1 February 2018

Little Gidding - Zero summer?

Midwinter spring is its own season…..

In 1942 the St Louis born (but after 1927 British subject) poet T S Eliot published his last major poem, Little Gidding, later to be collected as the fourth of his Four Quartets.  

T S Eliot was, I am reminded by one of William Empson's better students (or so G L Webster will have it) A nicer man than you would think....

The title of the poem is the name of a tiny Huntingdonshire (now Cambridgeshire) hamlet acquired by failed Hedge-Fund manager (aka City Banker, investor in the Virginia Company, living in luxury in London) Nicholas Ferrar, in 1626.

Having lost next to everything, Ferrar sought a cheap country property for himself and his family, and founded something like a hippy commune, with his wife and children, mother, brother, and various tabla players and yoga experts.

They restored the diminutive church, created the first Anglican Community, and lived such exemplary lives that no lesser churl than King Charles the First dropped in three times - the third being when fleeing from defeat at the battle of Naseby: those were tricky days.  The government was in disarray; there were divergent factions, powerful men failed to understand the needs of the nations and personalities carried more weight than the public good.  

Nothing like today, then....

When the short day is brightest, with frost and fire,

The brief sun flames the ice, on pond and ditches, 

In windless cold that is the heart’s heat,

Reflecting in a watery mirror

A glare that is blindness in the early afternoon.

If you came this way,

Taking any route, starting from anywhere,

At any time or at any season,

It would always be the same…..

I rolled up, parking deep in snowdrops and silence.  The Ferrars were long gone; Eliot had taken his leave; but the place smouldered with the permafrost of intellect and the light of organic faith.

This is off the beaten track for me: Eliot would not be my first choice best man, nor my funeral orator, though his distinctive voice still rings clear, 

Tolling for the rebel, tolling for the rake

Tolling for the luckless, the abandoned an’ forsaked,

Tolling for the outcast, burnin’ constantly at stake

Or maybe not....

St John's church, Little Gidding, is a beautiful, spiritual place, and everyone should go there, one by one, silently, queuing without hurry, testing their interests, imagining St Peter was at the door....

Here, the intersection of the timeless moment

Is England and nowhere. Never and always.

Eliot visited here from Cambridge in 1936, then went on his way, never to return.  He was unwell.  He was writing the other poems that later became The Four Quartets, standing on the roof of Faber and Faber with a bucket of sand, hoping to extinguish the flames of the Blitz.....  

Second, the conscious impotence of rage

At human folly, and the laceration

Of laughter at what ceases to amuse.

As an American, he must have felt that somehow it wasn't his quarrel, but he went beyond nationalism, and hoped for regeneration, the phoenix from the fire, the retracing of the paths that had once been acceptable.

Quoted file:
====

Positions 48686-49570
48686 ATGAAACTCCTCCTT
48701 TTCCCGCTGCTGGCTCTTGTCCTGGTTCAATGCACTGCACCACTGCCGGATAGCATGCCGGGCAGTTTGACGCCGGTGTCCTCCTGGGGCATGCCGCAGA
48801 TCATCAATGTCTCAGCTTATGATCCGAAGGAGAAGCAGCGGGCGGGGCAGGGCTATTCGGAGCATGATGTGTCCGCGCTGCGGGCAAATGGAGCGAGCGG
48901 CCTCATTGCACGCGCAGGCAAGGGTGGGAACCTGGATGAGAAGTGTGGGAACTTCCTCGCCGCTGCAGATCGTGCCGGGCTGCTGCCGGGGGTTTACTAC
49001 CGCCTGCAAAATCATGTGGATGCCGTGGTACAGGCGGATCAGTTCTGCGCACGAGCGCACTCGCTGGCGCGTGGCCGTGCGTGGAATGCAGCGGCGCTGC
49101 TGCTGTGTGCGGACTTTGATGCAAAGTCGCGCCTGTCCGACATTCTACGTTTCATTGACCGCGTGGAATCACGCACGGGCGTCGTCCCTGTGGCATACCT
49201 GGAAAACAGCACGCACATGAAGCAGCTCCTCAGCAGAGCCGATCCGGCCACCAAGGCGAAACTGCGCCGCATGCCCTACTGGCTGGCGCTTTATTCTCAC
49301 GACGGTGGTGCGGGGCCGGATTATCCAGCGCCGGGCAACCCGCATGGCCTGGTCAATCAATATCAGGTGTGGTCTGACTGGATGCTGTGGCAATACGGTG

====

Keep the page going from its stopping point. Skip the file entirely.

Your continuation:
Thus, love of a country

Begins as attachment to our own field of action

And comes to find that action of little importance

Though never indifferent.

George Herbert, Prebend, at the time of Ferrar, of the church just down the road, chips in his pennyworth here, 

(All my sour sweet days 
I will lament, and love), 

And somehow I am driven to comtemporalise the issues:

We cannot revive old factions

We cannot restore old policies

Or follow an antique drum.

These men, and those who opposed them

And those whom they opposed

Accept the constitution of silence

And are folded in a single party.

What we call the beginning is often the end

And to make an end is to make a beginning.

The end is where we start from.

75 years after the publication of this poem it still makes sense, though perhaps not absolutely the sense intended.  Eliot cannot dictate from beyond the fringes of the years.  The artist is dead.  We have our own experience to superimpose.

And for me, the words impart a message essentially of hope.  Hope that we can survive, and that the rain/reign of fire will not be the end.  Even if we have to migrate to Holland to escape the plague.... Or if we have to deflect a royal fugitive for his and our sake.... There is some virtue in perseverance.  And there may be virtue too in simplification, in reducing our emotional (and other) waste, and retreating into a more spiritual, less material world.

So, while the light fails

On a winter’s afternoon, in a secluded chapel

History is now and England.

And England is not confined to the History of the here and now.  Those who prefer themselves to be historians, are no more statuesque than dust....

We shall not cease from exploration

And the end of all our exploring 

Will be to arrive where we started

And know the place for the first time.

The road....  Whoever we are, our paths lead nowhere.  But the treading of the path has got to be worthwhile....

An’ we gazed upon the chimes of freedom flashing

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1 comment:

  1. Ah yes: In the end is my beginning; or 'my future is already a thing of the past'.